“We worked so hard for very little tangible results. We had a little notoriety from Scratch Acid and there were pockets in the U.S. that could appreciate it. I started to notice that when we would return to cities on tour there would slowly be more and more people coming out. We would be written up in the local weeklies. Slowly, we were able to earn opening slots for Sonic Youth and gradually, playing festivals like Lollapalooza and Reading. That was rather incredible to gain that kind of traction for a band that sounded like us. While on Capitol, we weren’t pressured into anything or treated badly at all,” stated Denison.
Ultimately, the ‘90s sound of frantic rhythms and strong guitars shifted as Denison saw the overall sound and approach of his peers change. Jesus Lizard maintained all of their ferocity while on Capitol, but were in a quandary as their fanbase was divided over their leap to a major label. Breaking up in 1999, it would be a decade until Jesus Lizard returned to the stage. Their subsequent reunions were well-received as every club date quickly sold out. Denison never remained idle and could be described as a relentless creator.
Some of his groups may have experienced a hiatus or long absence between records, but upon returning Denison always sounded creative and rejuvenated. Tomahawk’s newest offering is no exception. The various genres they embrace can challenge and puzzle listeners yet each record sounds cohesive, never ‘out there’ enough to alienate supporters.
“On any of our albums, you’ll find those faster, high energy, abrasive, and dissonant songs. You’ll also find the slower, atmospheric, groove- and tension-based moments too. There’s always been a touch of, dare I say, Latin music in the form of Bossa Nova or flamenco-influenced guitar. All of those things appear on this record,” commented Denison.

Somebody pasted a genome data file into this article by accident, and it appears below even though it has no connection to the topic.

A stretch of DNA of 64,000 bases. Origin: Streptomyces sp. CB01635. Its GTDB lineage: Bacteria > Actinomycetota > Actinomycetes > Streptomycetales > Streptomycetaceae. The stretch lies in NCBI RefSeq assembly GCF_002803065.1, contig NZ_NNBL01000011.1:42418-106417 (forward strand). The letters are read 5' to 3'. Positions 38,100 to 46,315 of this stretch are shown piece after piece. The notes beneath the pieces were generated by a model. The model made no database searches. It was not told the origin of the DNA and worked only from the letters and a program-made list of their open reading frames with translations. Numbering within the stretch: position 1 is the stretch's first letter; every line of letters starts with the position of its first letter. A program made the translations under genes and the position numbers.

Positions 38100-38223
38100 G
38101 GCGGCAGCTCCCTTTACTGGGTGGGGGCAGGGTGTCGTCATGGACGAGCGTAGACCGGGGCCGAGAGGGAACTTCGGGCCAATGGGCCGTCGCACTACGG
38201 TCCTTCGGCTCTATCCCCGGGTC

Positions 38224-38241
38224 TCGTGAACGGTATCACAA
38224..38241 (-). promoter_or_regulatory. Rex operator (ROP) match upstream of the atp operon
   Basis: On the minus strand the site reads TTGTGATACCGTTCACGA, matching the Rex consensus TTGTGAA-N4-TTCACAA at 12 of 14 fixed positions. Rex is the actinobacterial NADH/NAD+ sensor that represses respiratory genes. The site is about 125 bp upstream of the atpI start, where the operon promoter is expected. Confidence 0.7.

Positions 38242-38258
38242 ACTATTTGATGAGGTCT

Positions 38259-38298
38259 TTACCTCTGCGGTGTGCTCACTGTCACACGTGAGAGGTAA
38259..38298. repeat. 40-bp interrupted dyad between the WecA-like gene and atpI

His guitar tone has never been easy to identify, yet Denison says he can make most any amp ‘sound like that’ but every player knows there is always a backstory to backline.
“I have always had a weird on again, off again relationship with aluminum instruments. I once had a Kramer, before they became ‘shredder’ type guitars. They did sound great but were very neck heavy and not balanced. Travis Bean guitars started showing up when I moved to Chicago in the late ‘80s. I borrowed one and it was really nice; You could buy them back then for $500 but now the market has dictated prices and they’re very expensive. When Jesus Lizard got back together in 2009, I was working with Electrical Guitar Company to improve on the balance of aluminum guitars, which I think we addressed successfully. I play that in Tomahawk,” said Denison.
As Tomahawk celebrates their 20th anniversary, live music remains under scrutiny due to pandemic-related restrictions. For Denison, the restrictions have not hindered his songwriting efforts with Patton.
“Tomahawk has always been this special place where we can play hard, heavy music and mix in expressionism with a vocalist who can do anything. Tonic Immobility is a statement we’re still around and still doing it. You can take life at your own pace. Sometimes, you just have to wait until the time is right. Maybe now it is,” concluded Denison.